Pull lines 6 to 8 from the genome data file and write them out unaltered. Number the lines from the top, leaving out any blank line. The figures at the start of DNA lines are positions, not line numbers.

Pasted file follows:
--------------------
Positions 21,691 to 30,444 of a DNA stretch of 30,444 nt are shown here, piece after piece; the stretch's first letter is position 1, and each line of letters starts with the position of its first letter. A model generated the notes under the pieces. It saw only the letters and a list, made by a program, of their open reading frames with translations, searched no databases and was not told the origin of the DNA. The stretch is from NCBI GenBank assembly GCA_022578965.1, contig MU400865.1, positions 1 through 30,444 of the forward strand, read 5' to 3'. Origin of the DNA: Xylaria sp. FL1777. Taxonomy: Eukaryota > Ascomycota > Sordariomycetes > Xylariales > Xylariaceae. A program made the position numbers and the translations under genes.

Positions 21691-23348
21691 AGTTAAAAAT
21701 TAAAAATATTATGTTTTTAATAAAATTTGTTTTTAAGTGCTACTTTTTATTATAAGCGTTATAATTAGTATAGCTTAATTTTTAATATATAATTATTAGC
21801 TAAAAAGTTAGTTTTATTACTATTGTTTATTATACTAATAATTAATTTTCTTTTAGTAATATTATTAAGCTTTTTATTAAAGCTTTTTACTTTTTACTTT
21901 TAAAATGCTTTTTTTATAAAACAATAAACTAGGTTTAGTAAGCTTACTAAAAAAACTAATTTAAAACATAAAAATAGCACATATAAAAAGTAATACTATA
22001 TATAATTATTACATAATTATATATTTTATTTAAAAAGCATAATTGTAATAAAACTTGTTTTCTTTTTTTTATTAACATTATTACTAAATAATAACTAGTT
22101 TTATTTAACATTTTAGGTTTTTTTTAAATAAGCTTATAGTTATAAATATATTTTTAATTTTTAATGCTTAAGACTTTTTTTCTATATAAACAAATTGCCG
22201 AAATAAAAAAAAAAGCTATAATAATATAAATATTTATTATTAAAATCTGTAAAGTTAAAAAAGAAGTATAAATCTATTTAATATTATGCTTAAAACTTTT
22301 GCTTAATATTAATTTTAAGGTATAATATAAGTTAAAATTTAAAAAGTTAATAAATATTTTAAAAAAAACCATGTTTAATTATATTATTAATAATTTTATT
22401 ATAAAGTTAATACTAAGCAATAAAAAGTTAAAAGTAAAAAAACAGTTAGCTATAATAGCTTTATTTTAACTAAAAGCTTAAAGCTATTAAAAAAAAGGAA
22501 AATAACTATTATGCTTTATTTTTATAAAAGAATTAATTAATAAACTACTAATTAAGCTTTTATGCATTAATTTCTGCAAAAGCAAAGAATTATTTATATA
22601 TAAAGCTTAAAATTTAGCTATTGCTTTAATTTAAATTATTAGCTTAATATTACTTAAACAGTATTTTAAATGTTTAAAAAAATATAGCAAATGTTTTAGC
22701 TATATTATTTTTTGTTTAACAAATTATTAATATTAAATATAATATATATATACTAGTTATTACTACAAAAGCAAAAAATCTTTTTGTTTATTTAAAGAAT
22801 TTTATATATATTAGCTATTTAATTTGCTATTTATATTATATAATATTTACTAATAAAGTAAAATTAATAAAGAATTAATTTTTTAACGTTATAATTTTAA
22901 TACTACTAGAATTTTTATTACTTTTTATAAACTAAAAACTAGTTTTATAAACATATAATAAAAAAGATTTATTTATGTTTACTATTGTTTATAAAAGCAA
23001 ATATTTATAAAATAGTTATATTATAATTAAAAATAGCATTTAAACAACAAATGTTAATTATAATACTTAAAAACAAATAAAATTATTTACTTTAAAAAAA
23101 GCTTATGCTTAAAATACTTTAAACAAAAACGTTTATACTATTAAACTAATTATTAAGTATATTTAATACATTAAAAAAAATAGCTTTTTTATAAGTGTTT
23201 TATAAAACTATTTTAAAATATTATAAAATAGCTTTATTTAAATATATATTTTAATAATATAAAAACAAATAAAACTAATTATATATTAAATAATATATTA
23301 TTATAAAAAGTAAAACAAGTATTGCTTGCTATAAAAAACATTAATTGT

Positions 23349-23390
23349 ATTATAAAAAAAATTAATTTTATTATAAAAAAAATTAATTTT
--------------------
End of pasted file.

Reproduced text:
21901 TAAAATGCTTTTTTTATAAAACAATAAACTAGGTTTAGTAAGCTTACTAAAAAAACTAATTTAAAACATAAAAATAGCACATATAAAAAGTAATACTATA
22001 TATAATTATTACATAATTATATATTTTATTTAAAAAGCATAATTGTAATAAAACTTGTTTTCTTTTTTTTATTAACATTATTACTAAATAATAACTAGTT
22101 TTATTTAACATTTTAGGTTTTTTTTAAATAAGCTTATAGTTATAAATATATTTTTAATTTTTAATGCTTAAGACTTTTTTTCTATATAAACAAATTGCCG